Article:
Sorry but its definately not normal for a 120 petrol prado to be idling that high whilst moving without touching throttle, idle is normally around the 800mark. The idle may rise if running the aircon but even then only to about 900 then drop back down again when the compressor cuts out. I do agree with your theory as I have also noticed it when driving different vehicles, one vehicle we had (cant remember which one it was) but you would just touch the throttle and it would jump to 1100rpm but then take a few seconds for it to idle back down was a pain in the arse but the prados dont normally do that and you certainly wouldnt want it doing it in low range !!. Jump over to pradopoint.com, not saying replys on here are not worthy by any means, but pradopoint is purely for prados from the very first of them to the latest 150 models, sure some one on there may have had this issue before, or the other option is to do a google search eg ""prado idling high pradopoint"" more chance of some thing showing up...................
FollowupID: 770372

Follow Up By: Darren D1 - Wednesday, Sep 12, 2012 at 07:08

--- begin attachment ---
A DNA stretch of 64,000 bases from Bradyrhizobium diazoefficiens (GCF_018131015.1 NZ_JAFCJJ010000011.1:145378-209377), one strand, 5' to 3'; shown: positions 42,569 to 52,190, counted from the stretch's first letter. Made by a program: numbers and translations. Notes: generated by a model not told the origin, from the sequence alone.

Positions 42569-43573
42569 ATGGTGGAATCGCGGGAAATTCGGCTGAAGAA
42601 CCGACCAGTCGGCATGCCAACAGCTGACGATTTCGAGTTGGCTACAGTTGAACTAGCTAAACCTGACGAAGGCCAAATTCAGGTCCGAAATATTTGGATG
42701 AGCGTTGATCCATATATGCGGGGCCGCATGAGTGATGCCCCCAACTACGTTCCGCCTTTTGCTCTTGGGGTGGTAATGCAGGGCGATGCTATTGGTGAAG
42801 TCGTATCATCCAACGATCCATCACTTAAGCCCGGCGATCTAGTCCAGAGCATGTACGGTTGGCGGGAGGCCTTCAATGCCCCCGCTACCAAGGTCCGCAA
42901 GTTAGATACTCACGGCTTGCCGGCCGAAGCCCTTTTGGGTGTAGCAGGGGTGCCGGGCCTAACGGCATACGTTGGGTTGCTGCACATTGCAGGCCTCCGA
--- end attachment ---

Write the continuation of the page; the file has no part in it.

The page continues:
Wednesday, Sep 12, 2012 at 07:08
Thanks all for replies. I've had the Prado for nearly 5.5 years and it never did this before. Further, the fuel efficiency has blown out from 15-16L/100km to 20L/100km so I know it's not normal.

I'll post on Pradopoint.com and see what turns up. Thanks again.
FollowupID: 770376

Follow Up By: Kimba10 - Wednesday, Sep 12, 2012 at 16:32

Wednesday, Sep 12, 2012 at 16:32
FollowupID: 770410

Follow Up By: Kimba10 - Wednesday, Sep 12, 2012 at 16:36

Reply By: Rangiephil - Friday, Sep 14, 2012 at 10:26

Friday, Sep 14, 2012 at 10:26
As you can see , both of the Pradopoint entries are unhelpful.

Slow return to idle is a different "problem" and may be due to the base idle being out of adjustment. While the recent IAC valves are much more powerful than previouly, it may pay to check the base idle by blocking the inlet to the IAC and manifold, and seeing how fast the car idles. It should be about 500PM , Ther should be a small allen head srcew or something near the throttle butterfly to adjust it. But be careful , because you may have an air leak in a vacuum hose or elsewhere that is causing the rise in base idle.

This may be part of your problem, but even the VSS idle up will not account for your increase in fuel consumption. This is more likely to be O2 sensors that have died or are dying.